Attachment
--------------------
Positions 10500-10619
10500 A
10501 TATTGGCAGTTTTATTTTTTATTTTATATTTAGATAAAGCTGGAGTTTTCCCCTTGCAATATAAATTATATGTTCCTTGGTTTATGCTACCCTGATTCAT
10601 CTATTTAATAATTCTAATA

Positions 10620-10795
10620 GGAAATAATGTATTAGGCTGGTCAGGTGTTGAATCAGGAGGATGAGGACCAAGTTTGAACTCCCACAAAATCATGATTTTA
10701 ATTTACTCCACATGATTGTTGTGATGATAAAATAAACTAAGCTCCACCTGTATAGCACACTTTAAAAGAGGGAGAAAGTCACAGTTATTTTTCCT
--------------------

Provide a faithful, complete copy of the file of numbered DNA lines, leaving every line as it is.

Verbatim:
Positions 10500-10619
10500 A
10501 TATTGGCAGTTTTATTTTTTATTTTATATTTAGATAAAGCTGGAGTTTTCCCCTTGCAATATAAATTATATGTTCCTTGGTTTATGCTACCCTGATTCAT
10601 CTATTTAATAATTCTAATA

Positions 10620-10795
10620 GGAAATAATGTATTAGGCTGGTCAGGTGTTGAATCAGGAGGATGAGGACCAAGTTTGAACTCCCACAAAATCATGATTTTA
10701 ATTTACTCCACATGATTGTTGTGATGATAAAATAAACTAAGCTCCACCTGTATAGCACACTTTAAAAGAGGGAGAAAGTCACAGTTATTTTTCCT